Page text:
An interactive, 3D printed high-fashion garment was inspired by the behavior of the human body, says its creator, Behnaz Farahi, Los Angeles–based designer and technologist. As the wearer moves, “Bodyscape” lights up with LED lighting controlled by a gyroscope tracking her shoulder movements. Not only a technologically advanced fashion item, it raises fashion to the poetic with its “dance” of light and human movement, Farahi says.
The interactivity of the lighting and movement relies on physiology and physics. Bodyscape uses an understanding of Langer lines—topological lines of skin tension that are generally parallel to the orientation of the underlying muscle fibers. Add that knowledge to the principle of the 2D spiral as a naturally flexible form, and what results is Bodyscape’s findings: If the 3D printed materials are rigid and fragile but mapped to the least tension lines of skin, the maximum force will be added on the perpendicular direction, allowing the parallel lines to flex with the movement of the human body.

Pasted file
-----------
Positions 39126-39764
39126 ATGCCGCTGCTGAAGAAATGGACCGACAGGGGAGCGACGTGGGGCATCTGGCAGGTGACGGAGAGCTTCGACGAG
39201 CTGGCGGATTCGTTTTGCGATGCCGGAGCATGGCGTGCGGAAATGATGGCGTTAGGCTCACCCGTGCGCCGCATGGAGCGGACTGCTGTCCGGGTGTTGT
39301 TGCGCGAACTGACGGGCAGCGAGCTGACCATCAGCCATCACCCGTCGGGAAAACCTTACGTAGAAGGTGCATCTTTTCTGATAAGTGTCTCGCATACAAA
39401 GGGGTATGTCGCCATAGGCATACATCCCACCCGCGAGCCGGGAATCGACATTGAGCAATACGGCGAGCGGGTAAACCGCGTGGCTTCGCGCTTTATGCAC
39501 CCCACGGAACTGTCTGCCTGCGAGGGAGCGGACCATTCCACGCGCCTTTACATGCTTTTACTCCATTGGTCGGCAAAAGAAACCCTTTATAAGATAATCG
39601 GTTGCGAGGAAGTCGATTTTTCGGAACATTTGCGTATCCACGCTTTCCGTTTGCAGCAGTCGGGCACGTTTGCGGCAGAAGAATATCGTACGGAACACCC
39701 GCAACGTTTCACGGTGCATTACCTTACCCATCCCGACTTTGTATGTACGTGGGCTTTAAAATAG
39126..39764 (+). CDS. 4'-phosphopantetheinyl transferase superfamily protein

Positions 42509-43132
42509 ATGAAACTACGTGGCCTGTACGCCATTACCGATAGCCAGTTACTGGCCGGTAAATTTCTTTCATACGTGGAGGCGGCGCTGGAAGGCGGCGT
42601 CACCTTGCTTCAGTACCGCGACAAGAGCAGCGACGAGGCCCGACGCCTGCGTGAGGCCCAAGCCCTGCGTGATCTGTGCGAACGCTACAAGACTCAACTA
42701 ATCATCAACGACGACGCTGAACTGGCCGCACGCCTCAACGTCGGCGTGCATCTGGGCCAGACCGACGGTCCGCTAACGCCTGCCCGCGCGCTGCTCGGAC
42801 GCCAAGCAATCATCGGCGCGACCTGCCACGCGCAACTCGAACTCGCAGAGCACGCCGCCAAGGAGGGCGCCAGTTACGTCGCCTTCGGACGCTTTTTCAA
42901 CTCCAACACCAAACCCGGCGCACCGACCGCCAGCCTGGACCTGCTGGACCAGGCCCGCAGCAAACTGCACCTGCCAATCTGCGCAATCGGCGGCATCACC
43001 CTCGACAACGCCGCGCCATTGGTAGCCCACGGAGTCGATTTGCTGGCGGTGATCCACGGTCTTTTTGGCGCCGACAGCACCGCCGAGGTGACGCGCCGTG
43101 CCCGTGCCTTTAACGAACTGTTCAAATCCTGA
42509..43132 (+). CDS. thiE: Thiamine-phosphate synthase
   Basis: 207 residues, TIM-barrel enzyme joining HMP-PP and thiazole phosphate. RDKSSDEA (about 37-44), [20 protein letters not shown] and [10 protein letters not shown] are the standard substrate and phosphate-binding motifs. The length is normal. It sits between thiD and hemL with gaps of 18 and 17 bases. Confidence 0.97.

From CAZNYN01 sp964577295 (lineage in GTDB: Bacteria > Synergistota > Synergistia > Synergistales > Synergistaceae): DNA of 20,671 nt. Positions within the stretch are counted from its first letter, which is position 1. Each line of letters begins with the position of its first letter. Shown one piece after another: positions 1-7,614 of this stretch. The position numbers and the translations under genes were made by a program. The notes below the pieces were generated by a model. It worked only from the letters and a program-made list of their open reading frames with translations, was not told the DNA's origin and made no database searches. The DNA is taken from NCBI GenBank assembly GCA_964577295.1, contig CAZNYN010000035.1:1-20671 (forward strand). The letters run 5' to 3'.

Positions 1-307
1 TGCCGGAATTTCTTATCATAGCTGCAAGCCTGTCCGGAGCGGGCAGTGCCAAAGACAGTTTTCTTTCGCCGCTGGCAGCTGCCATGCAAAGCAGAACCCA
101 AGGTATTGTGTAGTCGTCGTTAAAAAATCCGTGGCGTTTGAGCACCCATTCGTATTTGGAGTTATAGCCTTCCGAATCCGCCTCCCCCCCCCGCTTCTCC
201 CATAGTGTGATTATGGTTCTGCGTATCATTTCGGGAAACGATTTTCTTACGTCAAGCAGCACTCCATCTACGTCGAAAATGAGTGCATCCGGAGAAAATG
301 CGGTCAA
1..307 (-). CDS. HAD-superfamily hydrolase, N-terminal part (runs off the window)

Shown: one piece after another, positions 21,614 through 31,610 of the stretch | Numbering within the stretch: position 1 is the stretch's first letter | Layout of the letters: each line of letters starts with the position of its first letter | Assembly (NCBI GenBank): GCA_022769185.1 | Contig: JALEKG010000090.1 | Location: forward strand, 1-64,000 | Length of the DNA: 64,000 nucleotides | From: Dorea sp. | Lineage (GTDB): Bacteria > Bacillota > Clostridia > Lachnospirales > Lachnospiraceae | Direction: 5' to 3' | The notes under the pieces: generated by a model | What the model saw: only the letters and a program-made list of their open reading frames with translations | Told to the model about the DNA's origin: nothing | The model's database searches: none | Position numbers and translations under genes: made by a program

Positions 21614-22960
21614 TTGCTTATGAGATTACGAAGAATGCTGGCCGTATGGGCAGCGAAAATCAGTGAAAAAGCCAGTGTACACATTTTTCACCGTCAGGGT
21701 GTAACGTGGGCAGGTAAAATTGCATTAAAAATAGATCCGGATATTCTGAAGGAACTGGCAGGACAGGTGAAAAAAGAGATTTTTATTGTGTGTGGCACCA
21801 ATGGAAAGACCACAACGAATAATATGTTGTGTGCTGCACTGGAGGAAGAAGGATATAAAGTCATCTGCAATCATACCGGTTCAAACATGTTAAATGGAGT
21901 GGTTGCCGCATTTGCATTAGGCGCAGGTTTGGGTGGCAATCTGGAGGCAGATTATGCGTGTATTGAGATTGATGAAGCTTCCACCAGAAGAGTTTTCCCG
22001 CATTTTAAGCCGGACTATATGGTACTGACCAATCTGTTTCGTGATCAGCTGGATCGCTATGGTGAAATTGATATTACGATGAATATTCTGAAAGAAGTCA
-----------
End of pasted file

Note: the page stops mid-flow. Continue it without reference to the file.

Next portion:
To highlight the wearer’s movement, an interactive lighting system is integrated beneath the surface. A gyroscope detects and tracks nine axis shoulder movements and sends data to a microcontroller that illuminates two addressable LED strips placed beneath the surface. A variety of lighting patterns emerge according to the forces exerted by the wearer’s body.